Native Land Talk: Indigenous and Arrivant Rights Theories

Research output: Book/ReportBookpeer-review


Histories of rights have too often marginalized Native Americans and African Americans. Addressing this lacuna, Native Land Talk expands our understanding of freedom by examining rights theories that Indigenous and African-descended peoples articulated in the eighteenth and nineteenth centuries. As settlers began to distrust the entitlements that the English used to justify their rule, the colonized and the enslaved formulated coherent logics of freedom and belonging. By anchoring rights in nativity, they countered settlers’ attempts to dispossess and disenfranchise them. Drawing on a plethora of texts, including petitions, letters, newspapers, and official records, Yael Ben-zvi analyzes nativity’s unsettling potentials and its discursive and geopolitical implications. She shows how rights were constructed in relation to American, African, and English spaces, and explains the obstacles to historic solidarity between Native American and African American struggles.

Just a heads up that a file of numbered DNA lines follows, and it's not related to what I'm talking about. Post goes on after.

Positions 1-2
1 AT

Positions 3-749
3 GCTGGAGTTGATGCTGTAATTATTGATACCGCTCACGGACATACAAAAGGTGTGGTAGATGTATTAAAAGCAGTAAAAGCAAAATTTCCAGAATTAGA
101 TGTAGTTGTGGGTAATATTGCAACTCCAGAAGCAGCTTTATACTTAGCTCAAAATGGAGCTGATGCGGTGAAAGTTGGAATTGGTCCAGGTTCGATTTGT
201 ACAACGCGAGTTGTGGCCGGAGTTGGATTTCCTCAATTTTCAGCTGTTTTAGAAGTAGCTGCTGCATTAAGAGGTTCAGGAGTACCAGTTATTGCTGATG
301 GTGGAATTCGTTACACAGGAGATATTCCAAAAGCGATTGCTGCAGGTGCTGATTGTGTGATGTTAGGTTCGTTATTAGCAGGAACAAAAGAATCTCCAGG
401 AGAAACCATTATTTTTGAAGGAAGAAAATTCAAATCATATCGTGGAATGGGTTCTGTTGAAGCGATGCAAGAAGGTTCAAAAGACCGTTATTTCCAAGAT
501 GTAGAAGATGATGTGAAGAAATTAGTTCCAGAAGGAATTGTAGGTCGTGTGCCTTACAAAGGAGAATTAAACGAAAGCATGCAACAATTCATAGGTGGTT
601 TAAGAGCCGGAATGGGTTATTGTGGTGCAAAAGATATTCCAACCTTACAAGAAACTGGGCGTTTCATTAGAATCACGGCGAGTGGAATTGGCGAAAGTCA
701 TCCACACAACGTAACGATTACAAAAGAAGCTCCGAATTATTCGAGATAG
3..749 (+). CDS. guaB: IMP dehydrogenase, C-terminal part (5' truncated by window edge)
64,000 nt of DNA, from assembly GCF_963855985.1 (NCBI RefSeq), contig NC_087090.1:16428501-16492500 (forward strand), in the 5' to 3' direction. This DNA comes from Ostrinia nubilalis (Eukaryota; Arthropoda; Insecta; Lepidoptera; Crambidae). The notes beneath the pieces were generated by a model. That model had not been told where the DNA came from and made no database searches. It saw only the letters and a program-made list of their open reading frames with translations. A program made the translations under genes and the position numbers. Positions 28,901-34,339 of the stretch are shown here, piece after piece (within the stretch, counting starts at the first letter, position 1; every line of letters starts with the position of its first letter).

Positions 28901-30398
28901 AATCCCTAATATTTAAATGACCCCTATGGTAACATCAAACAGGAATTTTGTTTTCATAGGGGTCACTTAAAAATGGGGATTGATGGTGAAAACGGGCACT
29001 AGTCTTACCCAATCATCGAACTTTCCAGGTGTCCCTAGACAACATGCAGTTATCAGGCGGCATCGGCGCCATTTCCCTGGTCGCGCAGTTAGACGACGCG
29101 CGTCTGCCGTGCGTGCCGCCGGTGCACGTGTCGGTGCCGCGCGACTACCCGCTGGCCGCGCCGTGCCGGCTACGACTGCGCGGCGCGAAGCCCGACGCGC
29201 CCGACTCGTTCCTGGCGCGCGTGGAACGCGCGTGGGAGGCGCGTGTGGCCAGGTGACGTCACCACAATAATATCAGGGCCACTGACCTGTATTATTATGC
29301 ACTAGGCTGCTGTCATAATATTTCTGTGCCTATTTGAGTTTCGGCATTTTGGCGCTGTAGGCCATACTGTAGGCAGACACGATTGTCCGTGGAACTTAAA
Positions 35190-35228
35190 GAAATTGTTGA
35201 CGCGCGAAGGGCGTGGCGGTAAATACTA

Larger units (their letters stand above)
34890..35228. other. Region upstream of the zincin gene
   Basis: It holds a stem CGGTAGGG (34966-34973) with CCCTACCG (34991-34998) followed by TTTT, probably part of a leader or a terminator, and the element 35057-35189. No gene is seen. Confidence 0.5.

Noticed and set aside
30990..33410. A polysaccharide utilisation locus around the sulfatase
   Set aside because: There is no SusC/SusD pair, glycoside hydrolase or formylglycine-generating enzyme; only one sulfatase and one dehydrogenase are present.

Original languageEnglish
Place of PublicationHanover, New Hampshire
PublisherDartmouth College Press
Number of pages276
ISBN (Print)9781512601473, 1512601462, 9781512601466, 9781512601459, 1512601454
StatePublished - 2018

Publication series

NameRe-mapping the Transnational: A Dartmouth Series in American Studies
PublisherDartmouth College Press


  • Indians of North America
  • African Americans
  • North America
  • Indigenous peoples


Dive into the research topics of 'Native Land Talk: Indigenous and Arrivant Rights Theories'. Together they form a unique fingerprint.

Cite this